Yale University Library, Beinecke Library, Osborn MS b 111 (Yo11)

A collection of mainly Jacobite verse. On verso of frontispiece: `T.A.W.L. Strange’ (in same hand as rest of MS). Quarto MS bound in red morocco with royal arms (of James II). Formerly property of Sir Thomas Strange, secretary to the Young Pretender.

title-page: `A Collection of Loyal Poems Satyrs and Lampoons’

<Table of Contents – which gives the number of lines of each work!>

Adieu false Britons false to your vows adieu Yo11*1 (pp. 1-8)
Is guilty of the ten and breaks them all
<His majesty’s royal farewell to England. A pindaric>

Eternal mind by whose most just commands Yo11*2 (pp. 9-[15])
<King James’s sufferings described by himself. A pindaric [pp. 14-15 missing, text ends after stanza V]>

This mystic knot includes two royal names Yo11*3 (p. 16)
Laurels on one palms on the others wait
<On a cypher of King James and King Lewis>

Primus ab Angliacis Hibernas qui petit oras Yo11*4 (pp. 17-20)
Intersis populo nil nisi læta ferens
<In serenissimi regis Jacobi Secundi exilium [much of it borrowed from Virgil]>

This day our prince our rising sun Yo11*5 (p. 21)
This shall be our thanksgiving day
<On the Prince of Wales’ first anniversary>

Go gold aspiring muse Yo11*6 (pp. 22-32)
Good as his father is but far more fortunate
<On the birth of the princess. A pindaric. July 15th 1692>

Here’s a health to the king whom the crown does belong to Yo11*7 (pp. 33-4)
And then ’twill be better for me and for you boys
<The loyal bumper being a health to the king etc>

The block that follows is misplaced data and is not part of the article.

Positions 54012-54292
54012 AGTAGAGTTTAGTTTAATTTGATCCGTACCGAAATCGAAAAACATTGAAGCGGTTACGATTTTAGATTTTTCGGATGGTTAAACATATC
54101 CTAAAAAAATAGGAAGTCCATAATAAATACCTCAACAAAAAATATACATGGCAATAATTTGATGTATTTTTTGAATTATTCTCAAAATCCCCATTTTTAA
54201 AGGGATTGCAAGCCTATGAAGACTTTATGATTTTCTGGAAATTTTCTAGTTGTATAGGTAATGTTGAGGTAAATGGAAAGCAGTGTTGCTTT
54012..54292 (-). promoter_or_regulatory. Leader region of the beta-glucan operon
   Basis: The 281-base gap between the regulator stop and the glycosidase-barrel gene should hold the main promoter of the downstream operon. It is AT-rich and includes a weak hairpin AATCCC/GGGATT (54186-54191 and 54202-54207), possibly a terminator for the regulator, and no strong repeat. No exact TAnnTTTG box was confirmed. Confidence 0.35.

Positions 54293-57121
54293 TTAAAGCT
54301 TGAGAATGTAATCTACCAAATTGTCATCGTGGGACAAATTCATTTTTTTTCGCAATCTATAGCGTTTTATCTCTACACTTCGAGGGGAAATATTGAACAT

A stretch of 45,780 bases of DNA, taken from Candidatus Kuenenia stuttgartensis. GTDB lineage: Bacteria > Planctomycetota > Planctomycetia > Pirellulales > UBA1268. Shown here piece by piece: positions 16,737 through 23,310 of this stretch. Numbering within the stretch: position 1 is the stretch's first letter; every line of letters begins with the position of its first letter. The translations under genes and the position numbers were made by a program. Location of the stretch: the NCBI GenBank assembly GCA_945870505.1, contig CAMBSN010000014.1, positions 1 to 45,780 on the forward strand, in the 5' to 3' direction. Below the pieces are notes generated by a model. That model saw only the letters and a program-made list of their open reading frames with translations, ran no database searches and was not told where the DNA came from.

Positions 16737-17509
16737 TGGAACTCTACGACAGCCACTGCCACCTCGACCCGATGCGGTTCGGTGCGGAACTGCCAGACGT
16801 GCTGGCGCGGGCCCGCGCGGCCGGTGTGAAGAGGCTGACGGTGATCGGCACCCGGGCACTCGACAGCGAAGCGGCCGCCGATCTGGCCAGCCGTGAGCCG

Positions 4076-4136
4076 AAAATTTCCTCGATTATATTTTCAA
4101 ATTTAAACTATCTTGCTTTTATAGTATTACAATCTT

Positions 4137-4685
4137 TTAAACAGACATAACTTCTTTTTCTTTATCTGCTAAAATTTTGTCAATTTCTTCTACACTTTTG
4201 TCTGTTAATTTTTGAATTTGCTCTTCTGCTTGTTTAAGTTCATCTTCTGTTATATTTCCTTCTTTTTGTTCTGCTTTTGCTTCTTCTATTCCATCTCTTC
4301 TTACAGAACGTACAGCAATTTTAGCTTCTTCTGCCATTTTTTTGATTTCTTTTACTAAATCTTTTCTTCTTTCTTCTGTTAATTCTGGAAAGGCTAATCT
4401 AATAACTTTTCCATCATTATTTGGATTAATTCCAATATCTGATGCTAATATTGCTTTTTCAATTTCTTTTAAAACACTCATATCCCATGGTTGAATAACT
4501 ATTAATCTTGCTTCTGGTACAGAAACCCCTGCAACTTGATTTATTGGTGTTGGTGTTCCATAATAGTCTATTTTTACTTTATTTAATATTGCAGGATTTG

To a king and no king an uncle and father Yo11*8 (p. 35)
A health to my landlord his wife and his son Sir
<The royal health>

To our monarch’s return Yo11*9 (p. 36)
Then both are at home
<A health to the king’s return>

Come brave boys now let us sing Yo11*10 (p. 37)
To the joy of all the nation
<A health to the king’s restoration>

Here a health to the king about let it pass Yo11*11 (p. 38)
And he’s but a fop who asks which king I mean
<A health to the king in dialogue>

Here’s a health to the king to the king that prevails Yo11*12 (p. 39)
They’ll over a bottle compose new thanksgivings
<A true swearing parson’s health>

Let knaves dispute the rights of kings Yo11*13 (p. 40)
And drank good claret still
<A bacchanalian health>

In spite of the Dutch Yo11*14 (p. 41)
I wish he may never drink wine
<A loyal health>

Up up wronged James’s friends what can you be Yo11*15 (p. 42)
Take heed bold stars you set the world on fire
<Now or never>

Now let proud Albion cease to mourn Yo11*16 (p. 43)
Nor shall when these rebels are dead
<Albion’s glory reversed>

Welcome great princess to this lovely place Yo11*17 (p. 44)
Shall be the subject of all our loyal prayers
<The bellman to the Princess Ann>

What shall I do or what shall I say Yo11*18 (pp. 45-7)
Till the king enjoys his own again
<A song to the tune of The king shall enjoy his own again>

Brave Englishmen once now base cowards esteemed Yo11*19 (p. 48)
But we’ll bring back King James again
<A loyal Jacobean song>

May England see her errors ere too late Yo11*20 (pp. 49-50)
And end their lives by halters suffocation
<A loyal wish>

Let Mary live long Yo11*21 (pp. 51-2)
His majesty greet
<The loyal subjects’ wish>

Albion where’s thy champions gone Yo11*22 (pp. 53-4)
Be crowned and endless be his days
<The female heroine or the loyal fair one’s noble resolution>

Were I to cure the nation’s fears Yo11*23 (p. 55)
But still reign monarch here
<The loyal reformer>

How easy our minutes whilst our conscience is clear Yo11*24 (p. 56)
And who should protect him but the powers of heaven
<The Jacobite club>